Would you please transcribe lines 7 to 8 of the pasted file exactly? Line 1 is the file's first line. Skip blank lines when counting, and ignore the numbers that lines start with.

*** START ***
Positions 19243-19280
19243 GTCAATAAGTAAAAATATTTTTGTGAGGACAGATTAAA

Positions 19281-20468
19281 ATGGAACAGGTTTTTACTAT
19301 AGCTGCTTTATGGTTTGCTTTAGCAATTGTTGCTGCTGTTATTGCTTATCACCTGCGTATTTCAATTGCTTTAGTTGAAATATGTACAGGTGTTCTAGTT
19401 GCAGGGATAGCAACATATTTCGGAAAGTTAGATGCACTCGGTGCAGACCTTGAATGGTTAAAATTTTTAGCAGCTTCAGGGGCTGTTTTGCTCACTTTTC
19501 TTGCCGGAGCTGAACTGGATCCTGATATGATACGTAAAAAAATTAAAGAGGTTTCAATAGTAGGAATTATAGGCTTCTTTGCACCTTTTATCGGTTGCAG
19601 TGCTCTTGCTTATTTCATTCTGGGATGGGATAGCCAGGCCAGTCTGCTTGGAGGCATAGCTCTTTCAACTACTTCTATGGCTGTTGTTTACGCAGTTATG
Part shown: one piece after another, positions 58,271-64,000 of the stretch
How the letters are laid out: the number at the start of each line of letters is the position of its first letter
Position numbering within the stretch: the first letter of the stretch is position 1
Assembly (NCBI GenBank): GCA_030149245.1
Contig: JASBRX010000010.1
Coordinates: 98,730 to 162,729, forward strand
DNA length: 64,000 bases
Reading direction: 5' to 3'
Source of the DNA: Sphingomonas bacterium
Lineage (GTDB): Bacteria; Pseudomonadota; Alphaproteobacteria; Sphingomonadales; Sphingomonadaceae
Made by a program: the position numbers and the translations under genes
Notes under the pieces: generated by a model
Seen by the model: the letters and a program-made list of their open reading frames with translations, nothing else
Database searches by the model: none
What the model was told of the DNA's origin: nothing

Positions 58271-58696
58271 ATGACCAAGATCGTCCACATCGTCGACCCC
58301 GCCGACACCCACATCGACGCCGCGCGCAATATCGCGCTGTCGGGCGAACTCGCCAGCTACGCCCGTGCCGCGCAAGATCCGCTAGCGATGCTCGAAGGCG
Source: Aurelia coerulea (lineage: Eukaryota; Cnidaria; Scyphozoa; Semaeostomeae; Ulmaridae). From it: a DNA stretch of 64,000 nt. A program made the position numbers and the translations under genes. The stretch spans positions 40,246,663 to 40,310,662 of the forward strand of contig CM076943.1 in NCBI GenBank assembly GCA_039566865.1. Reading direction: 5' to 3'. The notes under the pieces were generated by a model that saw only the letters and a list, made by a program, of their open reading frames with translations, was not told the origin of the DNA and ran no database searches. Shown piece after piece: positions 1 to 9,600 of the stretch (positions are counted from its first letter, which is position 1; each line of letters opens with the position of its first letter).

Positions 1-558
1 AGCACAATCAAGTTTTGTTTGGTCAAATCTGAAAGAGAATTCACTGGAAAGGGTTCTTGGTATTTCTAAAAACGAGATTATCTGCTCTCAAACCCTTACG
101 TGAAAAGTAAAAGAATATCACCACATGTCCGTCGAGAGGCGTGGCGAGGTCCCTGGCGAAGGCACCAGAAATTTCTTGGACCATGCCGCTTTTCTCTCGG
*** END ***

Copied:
19501 TTGCCGGAGCTGAACTGGATCCTGATATGATACGTAAAAAAATTAAAGAGGTTTCAATAGTAGGAATTATAGGCTTCTTTGCACCTTTTATCGGTTGCAG
19601 TGCTCTTGCTTATTTCATTCTGGGATGGGATAGCCAGGCCAGTCTGCTTGGAGGCATAGCTCTTTCAACTACTTCTATGGCTGTTGTTTACGCAGTTATG